The BMW's rear seats offer the least amount of room compared to the Saab or the Volvo, with 32 inches of legroom, yet it's not a horrible proposition to put someone back there. A decent amount of space separates the knee from the front seatback, if the front riders don't push the seat rearward all the way. Trunk room is the least capacious of the four-seaters, with 7.7 cubic feet. Top operation earned the best marks of the four, requiring just a push of a button and only 25 seconds for it to go up and down, including the windows. A one-touch master button controls all four windows.
The Ford Thunderbird won top marks for exterior design for its flamboyance, but the 330Ci was only a tenth of a point behind, with its clean, sleek lines that define every angle. The optional 18-inch wheels added to its forceful appearance. The only criticism was of the chrome trim around the front air intakes, which some editors thought cheapened the look, but overall, its appeal is undeniable.
For all of this, you need to cough up a good chunk of cash. We've usually found price to be BMW's Achilles' heel, almost always hurting its value equation. Not so in this test. While it couldn't beat the Ford Thunderbird's non-premium-badge dollar advantage, this well-equipped model, which included the bi-xenon headlamp option that provided amazing illumination, came in well under the Volvo and only cost 50 dollars more than the Saab. Of course, its options list is much longer than the other cars', with an available navigation system, park distance control, a tire monitoring system, real wood trim and a hardtop option for more comfortable motoring during cold months. But we like the BMW even in its unadorned state, since luxury is baked right in. As you can see from our Top 10 Features list, most of its features are standard.
In the end, the BMW was the near-perfect blend of sport and luxury. We knew we had a winner before we finished crunching the numbers; adding up the tally only confirmed our suspicions. Succinctly put, this is the best car in its class. The measure of a desirable car, the one that you want instead of need, the one that you drool after, is the one that makes you want to take the long way home. If you opt for the BMW 330Ci, make sure you have a cell phone to tell the boss that you'll be in a little late.
Road Test Editor John DiPietro says:
I almost wish it weren't true. That is, the BMW's being my top pick. I feel like a Lakers fan, constantly talking up the strengths of the number one team. In this case, those strengths are impressive structural integrity, a ripping inline six that sounds happy when you take it to redline again and again, an utterly composed chassis, communicative steering and an ideal amount of resistance to all the controls, be they the brakes or the turn signal stalk. And not only does the 330 possess sports car-level handling and reflexes, it takes no time at all to get comfortable in this car. The multi-adjustable seat, simple gauges and easy-to-judge body mean that you'll be able to fully enjoy this car's entertaining personality in no time at all.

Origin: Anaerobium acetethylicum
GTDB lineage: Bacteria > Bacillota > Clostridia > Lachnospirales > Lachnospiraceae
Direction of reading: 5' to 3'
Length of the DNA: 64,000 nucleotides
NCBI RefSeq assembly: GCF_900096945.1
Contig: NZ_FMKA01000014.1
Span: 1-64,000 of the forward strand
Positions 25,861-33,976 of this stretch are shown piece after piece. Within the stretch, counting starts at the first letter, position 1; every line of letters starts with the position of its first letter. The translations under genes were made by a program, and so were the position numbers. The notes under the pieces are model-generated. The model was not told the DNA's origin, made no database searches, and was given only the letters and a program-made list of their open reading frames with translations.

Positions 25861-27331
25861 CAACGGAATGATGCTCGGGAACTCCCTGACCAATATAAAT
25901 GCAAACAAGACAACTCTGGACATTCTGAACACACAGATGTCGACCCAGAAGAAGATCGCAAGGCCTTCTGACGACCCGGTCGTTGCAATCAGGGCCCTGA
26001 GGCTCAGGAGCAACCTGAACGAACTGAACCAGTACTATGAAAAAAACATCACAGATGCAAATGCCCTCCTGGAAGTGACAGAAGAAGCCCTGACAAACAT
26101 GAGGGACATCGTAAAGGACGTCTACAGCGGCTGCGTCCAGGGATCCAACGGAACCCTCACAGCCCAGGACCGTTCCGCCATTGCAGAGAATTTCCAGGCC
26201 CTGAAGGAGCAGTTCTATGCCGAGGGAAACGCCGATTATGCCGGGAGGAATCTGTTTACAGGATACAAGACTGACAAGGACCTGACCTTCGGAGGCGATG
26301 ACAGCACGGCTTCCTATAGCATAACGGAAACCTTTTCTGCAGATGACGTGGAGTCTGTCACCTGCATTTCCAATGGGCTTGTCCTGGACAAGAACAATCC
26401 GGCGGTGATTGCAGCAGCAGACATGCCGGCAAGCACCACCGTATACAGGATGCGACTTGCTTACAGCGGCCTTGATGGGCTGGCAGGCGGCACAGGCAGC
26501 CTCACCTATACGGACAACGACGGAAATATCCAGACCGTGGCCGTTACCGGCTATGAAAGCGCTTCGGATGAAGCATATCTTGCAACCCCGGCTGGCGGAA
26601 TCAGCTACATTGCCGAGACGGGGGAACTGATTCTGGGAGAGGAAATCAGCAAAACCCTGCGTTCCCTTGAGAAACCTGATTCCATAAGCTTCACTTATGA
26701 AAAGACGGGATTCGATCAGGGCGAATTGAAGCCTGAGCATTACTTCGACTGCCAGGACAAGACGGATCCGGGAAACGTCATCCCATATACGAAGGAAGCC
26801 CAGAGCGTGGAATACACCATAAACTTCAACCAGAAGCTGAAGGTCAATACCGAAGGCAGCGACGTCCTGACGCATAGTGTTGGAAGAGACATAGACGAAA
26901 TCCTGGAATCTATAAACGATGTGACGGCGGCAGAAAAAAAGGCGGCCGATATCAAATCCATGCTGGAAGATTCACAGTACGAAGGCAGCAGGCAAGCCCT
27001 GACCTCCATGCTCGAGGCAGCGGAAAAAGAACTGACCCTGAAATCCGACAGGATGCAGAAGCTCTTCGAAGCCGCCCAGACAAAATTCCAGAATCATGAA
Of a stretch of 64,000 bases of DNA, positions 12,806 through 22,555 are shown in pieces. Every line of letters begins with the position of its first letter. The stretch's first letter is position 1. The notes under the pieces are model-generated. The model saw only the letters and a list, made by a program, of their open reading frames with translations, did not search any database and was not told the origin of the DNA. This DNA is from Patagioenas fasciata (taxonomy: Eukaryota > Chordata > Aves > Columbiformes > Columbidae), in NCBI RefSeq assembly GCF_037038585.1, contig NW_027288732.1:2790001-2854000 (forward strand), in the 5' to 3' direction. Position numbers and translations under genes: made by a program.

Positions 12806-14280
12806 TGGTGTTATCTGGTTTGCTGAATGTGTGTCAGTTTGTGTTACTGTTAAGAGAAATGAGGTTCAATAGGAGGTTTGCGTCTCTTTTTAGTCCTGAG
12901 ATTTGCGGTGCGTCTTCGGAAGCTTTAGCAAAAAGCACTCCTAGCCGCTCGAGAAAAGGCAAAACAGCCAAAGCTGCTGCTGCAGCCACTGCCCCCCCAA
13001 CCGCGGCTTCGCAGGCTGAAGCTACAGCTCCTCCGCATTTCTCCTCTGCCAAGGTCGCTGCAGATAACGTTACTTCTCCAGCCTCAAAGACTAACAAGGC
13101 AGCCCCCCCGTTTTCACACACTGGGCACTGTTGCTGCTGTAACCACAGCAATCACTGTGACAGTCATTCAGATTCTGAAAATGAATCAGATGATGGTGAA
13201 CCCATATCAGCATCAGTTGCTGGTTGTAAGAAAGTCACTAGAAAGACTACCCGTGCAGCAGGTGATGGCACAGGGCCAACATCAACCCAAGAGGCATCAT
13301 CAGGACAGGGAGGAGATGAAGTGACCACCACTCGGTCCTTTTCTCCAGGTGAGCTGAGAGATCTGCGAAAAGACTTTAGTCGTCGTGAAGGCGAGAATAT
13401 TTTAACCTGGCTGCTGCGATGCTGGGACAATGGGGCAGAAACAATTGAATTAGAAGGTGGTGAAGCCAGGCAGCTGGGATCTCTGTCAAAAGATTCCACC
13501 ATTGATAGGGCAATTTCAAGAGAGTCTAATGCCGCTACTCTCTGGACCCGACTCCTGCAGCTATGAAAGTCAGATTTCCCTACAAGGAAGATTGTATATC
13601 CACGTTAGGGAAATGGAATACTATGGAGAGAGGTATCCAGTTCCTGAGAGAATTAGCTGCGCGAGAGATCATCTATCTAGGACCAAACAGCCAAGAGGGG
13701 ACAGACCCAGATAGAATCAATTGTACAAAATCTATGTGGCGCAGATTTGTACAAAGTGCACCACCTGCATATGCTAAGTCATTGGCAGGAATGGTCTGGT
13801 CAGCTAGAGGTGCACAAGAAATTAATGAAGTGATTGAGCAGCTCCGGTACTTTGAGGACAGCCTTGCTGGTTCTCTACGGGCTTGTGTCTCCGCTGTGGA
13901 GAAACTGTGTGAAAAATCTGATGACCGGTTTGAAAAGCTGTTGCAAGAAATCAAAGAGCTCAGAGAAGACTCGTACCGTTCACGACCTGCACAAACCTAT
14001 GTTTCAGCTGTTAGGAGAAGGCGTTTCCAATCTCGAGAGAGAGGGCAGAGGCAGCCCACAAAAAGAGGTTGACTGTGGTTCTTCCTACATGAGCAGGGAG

Road Test Editor Erin Riches says:
If there is a serious void in your life that needs filling, this is the convertible for you. I'm not the happiest of people, but after a trip down California's Highway 33 through the Los Padres National Forest, I felt unusually enlivened by the machinery surrounding me and the cool wind tangling my hair. The 330Ci's suspension, steering and brakes forge an incredible "symbiotic" relationship with the driver, and indeed, I felt that I knew just when to brake, steer and give it throttle in order to maintain superb balance around tight turns. On the few occasions that my driving ability gave out, DSC politely intervened and realigned the tail so that I could continue on. Even if strenuous driving isn't your thing, consider that the 330 handles well, rides comfortably and comes with elegant cabin attire. And for the moment, it's even priced competitively the aged Swedish front-drivers in this test have asking prices in the high 40s. This leaves you only one choice dump the options if you must, but get the BMW.
Senior Editor Christian Wardlaw says:
Certainly, the BMW seemed the obvious winner of this group of convertibles, even when the Mercedes-Benz CLK320 was still in contention. Skeptics immune to the charms of the fine automobiles that wear a blue-and-white propeller on their hoods might even think we purposely stacked the deck in favor of the Bavarian ragtop to ensure a decisive win. They would be wrong. This comparison test was run simultaneously with another that featured substantially more expensive vehicles such as the redesigned 2003 Mercedes-Benz SL500 and the legendary Porsche 911. What those skeptics may find difficult to swallow is that, had the 330Ci been pitted against vehicles that cost twice its price, it still would have had a shot at taking the top slot; more so had we obtained the M3 version. Yes, the 330Ci is that good. In my opinion, when balancing luxury, performance, comfort and value, the BMW was the best of the eight vehicles we drove in central California for a week. It is immensely entertaining to drive, it is constructed of high-quality materials, it holds four adults in comfort, and it costs half what a well-equipped SL500 does. With the savings over the Benz, you could easily buy a 5 Series wagon for family-toting duties.